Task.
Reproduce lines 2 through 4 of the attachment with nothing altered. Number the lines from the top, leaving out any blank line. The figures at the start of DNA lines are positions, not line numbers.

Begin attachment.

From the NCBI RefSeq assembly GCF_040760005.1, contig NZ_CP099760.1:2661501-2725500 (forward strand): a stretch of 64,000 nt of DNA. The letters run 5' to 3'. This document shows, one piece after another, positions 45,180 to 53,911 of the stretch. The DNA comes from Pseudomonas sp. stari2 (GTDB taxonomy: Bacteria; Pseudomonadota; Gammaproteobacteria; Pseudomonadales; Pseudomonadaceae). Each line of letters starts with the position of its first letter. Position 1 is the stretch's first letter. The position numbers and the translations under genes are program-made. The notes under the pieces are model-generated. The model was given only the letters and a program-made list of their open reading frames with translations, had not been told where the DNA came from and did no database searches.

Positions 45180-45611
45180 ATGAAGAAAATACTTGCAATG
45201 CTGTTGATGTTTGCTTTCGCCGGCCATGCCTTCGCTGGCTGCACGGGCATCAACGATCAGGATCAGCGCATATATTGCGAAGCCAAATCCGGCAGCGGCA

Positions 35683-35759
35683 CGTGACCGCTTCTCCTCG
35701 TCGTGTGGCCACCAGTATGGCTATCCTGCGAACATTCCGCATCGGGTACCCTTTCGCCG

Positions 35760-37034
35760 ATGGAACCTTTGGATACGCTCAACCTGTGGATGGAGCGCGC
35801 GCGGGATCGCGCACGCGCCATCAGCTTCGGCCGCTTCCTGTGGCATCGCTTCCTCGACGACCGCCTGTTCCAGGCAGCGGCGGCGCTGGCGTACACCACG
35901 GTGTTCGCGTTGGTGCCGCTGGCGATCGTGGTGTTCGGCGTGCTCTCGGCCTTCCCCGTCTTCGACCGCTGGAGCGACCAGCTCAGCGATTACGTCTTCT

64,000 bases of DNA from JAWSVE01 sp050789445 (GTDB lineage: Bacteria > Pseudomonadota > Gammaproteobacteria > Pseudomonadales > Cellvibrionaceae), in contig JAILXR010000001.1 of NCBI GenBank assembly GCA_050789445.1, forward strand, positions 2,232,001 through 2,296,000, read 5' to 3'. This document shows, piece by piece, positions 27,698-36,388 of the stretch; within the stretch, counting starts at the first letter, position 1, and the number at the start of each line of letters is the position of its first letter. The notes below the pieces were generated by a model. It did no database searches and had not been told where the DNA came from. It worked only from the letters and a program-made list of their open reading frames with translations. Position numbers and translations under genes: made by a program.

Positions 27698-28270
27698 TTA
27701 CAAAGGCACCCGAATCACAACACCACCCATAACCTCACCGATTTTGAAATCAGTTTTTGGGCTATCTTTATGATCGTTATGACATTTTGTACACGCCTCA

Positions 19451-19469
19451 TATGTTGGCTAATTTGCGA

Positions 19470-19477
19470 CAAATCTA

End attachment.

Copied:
Positions 45180-45611
45180 ATGAAGAAAATACTTGCAATG
45201 CTGTTGATGTTTGCTTTCGCCGGCCATGCCTTCGCTGGCTGCACGGGCATCAACGATCAGGATCAGCGCATATATTGCGAAGCCAAATCCGGCAGCGGCA